January 18, 2007 9:00 PM PST
Digital archivists look to porn, Flash for tips
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Oddly enough, at least one preservationist believes the answer might be found in an expression that most curators don't consider art--online pornography.
"I guarantee that a wealth of pornography from the late 20th century will survive in digital distributed form (because) it's a social model that's working extremely well," said Kurt Bollacker, digital research manager at the Long Now Foundation, a nonprofit fostering several digital-works preservation projects. Bollacker spoke Thursday at a symposium called "New Media and Social Memory" at the University of California at Berkeley Art Museum and Pacific Film Archive.
He held up the adult industry--always the digital pioneer--as one example of a self-selected community on the Web that swaps images and videos so regularly and widely that that activity will ultimately help preserve an archive over years. Similarly, he pointed to successful niche archives like the Multi-Arcade Machine Emulator, or MAME, a collective of programmers who preserved video games from the 1980s with CPU and hardware emulators.
"Anyone interested in preserving digital art should evaluate ongoing distributed data efforts," said Bollacker, who has a background in artificial intelligence and previously worked with the Internet Archive, a Web preservation project.
Bollacker was among several technologists, academics and curators considering the question of digital art and how to preserve it in a fast-moving world of technological change.
Challenges to preservation
Traditionally, preserving any art--books, music or paintings--has been highly controlled by skilled professionals, who often deal with tangible, long-lasting and, in the case of museum quality art, highly expensive materials. But in the digital world, that model is turned on its ear--just ask the record labels if controlling distribution of digital music is easy. On the Internet, moving data is cheap and easy, the media is ephemeral, and preservationists are amateurs.
And as Bollacker said, "Millions of people can make digital art, and maybe most of it is crap, so we don't know which to save."
The challenges to cataloging and preserving any work online are common to all fields of art. Those include the limits of human resources to track the body of work online--and those are only getting more finite. Another is the obsolescence of file formats: how can future generations access digital media if the formats and software they're recorded in are eventually replaced?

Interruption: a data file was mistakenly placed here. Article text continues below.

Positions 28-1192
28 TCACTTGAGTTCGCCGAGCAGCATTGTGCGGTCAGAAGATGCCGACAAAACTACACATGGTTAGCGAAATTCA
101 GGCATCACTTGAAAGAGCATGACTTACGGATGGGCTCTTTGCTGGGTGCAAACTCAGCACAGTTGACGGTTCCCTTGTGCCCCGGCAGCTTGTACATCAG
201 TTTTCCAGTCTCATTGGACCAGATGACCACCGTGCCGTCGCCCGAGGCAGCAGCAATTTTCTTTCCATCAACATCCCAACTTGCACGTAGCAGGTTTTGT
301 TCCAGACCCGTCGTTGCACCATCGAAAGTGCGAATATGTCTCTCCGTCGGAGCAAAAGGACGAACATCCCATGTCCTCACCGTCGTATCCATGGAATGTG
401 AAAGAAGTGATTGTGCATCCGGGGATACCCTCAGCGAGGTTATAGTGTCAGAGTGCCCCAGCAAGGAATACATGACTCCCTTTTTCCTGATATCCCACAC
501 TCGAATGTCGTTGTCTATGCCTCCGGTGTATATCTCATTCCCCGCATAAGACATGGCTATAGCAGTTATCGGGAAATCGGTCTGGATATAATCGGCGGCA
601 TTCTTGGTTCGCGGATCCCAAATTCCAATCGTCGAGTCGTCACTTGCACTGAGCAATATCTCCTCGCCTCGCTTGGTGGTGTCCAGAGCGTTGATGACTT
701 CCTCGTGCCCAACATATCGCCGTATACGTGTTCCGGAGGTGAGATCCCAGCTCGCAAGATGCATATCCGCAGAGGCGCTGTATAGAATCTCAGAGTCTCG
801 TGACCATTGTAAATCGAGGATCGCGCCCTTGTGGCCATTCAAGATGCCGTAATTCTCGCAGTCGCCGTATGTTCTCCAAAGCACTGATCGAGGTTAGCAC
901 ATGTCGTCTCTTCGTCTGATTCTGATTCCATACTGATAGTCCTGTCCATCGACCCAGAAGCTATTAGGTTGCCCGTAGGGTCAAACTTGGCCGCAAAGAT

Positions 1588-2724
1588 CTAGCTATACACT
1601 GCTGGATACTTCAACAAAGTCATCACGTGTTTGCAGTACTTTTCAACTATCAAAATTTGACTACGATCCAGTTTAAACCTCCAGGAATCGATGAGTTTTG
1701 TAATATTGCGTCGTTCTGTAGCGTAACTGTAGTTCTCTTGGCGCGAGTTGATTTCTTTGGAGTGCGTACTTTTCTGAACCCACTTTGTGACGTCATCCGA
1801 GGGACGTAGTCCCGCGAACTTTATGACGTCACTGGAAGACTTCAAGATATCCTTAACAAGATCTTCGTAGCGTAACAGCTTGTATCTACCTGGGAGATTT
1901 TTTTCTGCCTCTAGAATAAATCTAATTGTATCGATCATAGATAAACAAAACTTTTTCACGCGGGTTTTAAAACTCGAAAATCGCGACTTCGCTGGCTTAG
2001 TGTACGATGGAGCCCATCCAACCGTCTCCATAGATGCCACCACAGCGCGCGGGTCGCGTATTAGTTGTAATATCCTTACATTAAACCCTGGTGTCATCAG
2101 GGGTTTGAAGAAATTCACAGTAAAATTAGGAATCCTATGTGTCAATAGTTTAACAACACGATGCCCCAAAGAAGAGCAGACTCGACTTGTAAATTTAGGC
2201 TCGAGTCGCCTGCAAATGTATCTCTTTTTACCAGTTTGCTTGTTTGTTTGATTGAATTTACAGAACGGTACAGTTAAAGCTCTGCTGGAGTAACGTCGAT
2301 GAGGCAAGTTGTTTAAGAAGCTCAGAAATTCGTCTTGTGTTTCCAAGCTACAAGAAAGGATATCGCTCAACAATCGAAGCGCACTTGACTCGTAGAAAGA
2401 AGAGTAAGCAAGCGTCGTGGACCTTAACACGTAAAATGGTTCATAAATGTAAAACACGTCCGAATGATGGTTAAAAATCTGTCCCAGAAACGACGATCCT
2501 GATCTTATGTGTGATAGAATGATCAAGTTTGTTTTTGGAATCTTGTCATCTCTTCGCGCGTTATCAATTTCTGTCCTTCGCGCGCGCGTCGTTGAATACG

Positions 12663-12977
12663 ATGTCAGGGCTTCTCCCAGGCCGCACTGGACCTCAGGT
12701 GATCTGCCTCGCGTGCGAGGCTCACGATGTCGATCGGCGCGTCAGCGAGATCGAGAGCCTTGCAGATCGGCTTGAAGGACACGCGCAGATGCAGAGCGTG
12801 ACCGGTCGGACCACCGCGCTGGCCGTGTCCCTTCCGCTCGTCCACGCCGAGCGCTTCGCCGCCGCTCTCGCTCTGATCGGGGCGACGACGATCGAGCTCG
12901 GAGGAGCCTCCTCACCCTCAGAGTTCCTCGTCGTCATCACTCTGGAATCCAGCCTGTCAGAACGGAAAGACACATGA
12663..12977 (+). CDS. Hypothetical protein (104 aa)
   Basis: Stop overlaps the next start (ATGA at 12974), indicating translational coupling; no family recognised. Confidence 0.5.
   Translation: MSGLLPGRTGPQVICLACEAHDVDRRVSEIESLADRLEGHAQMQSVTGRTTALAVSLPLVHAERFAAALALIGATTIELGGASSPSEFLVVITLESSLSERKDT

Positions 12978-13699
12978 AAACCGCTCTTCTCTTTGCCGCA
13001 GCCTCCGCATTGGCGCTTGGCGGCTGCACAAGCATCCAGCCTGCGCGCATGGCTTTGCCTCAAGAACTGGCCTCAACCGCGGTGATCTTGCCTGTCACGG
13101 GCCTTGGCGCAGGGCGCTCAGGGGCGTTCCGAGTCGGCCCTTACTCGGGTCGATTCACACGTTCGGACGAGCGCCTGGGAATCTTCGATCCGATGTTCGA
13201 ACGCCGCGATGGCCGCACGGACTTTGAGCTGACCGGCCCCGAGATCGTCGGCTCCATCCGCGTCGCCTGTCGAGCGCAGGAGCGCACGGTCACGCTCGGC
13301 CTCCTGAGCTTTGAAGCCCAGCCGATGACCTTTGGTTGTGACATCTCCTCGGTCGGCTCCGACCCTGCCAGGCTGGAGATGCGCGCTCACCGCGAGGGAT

The digital realm does have its benefits, however. Costs of storage have dropped so low that Hitachi recently unveiled the first terabyte hard drive, opening up the possibility of storing all of the text of the Library of Congress on one server, for example. Low-cost bandwidth also makes it easy for people to move media relatively easily. And the Internet is not short on creativity or motivation from the millions of people it attracts.
Still, preservationists are asking themselves how best to record history.
Alexander Rose, executive director for the Long Now Foundation, which is working on a 10,000-year digital clock, said that the real killer app for archiving is in peer-to-peer applications like BitTorrent and Kazaa, which have long been used for music file-swapping. He believes that these two companies will play a crucial role in archiving new media. "What they don't have is memory. But if they get it, they can store media for archiving," Rose said during the symposium.
The Flash programming community has also been a boon to early Internet artists by preserving archives of animations (.swf archives and Gnash) and providing open-source technology (the Open Source Flash Player) so people can watch animations in older formats. Other open-source digital art projects include Processing.org and Princeton's audio-programming language, Chuck.
The Long Now Foundation has also investigated how other groups around the world approach art preservation. The Vatican, for example, maintains a large room with long, thin drawers containing all of the original 16th-century artist tiles used in mosaics around Rome. "These are like pixels of the 16th century" said Rose, who has visited the room in the Vatican. "The (mosaics) haven't survived 5,000 years on their own."
Similarly, the Long Now Foundation has visited the Mormon Church's genealogical archive kept buried in a vault in Utah's Cottonwood Canyon. The church is building an archive of all the world's genealogical data on microfiche in a vault designed to last at least 1,000 years. Still, the data in the vault doesn't have an internal index, according to those at the Long Now Foundation who visited the site. "The index of where things are is in an Oracle database outside the vault. And without an index for the vault, (the data) is useless," one executive said.
For its part, the Long Now Foundation has developed a prototype of tools that let people search for and use file format converters. The tool is designed to solve the problem of losing works written in obsolete file formats.
Bollacker said he believes such software is key in preserving new media art, along with the collaboration of online communities. Archivists should also look at how they can move files around fluidly and insert them into diverse environments, where they can be copied like the DNA of a flower, he said.
"Data's got to continuously move to stay alive; and it's got to be frequently accessed by a lot of people. Open source, publicly documented formats and software will be the long-term survivors," he said.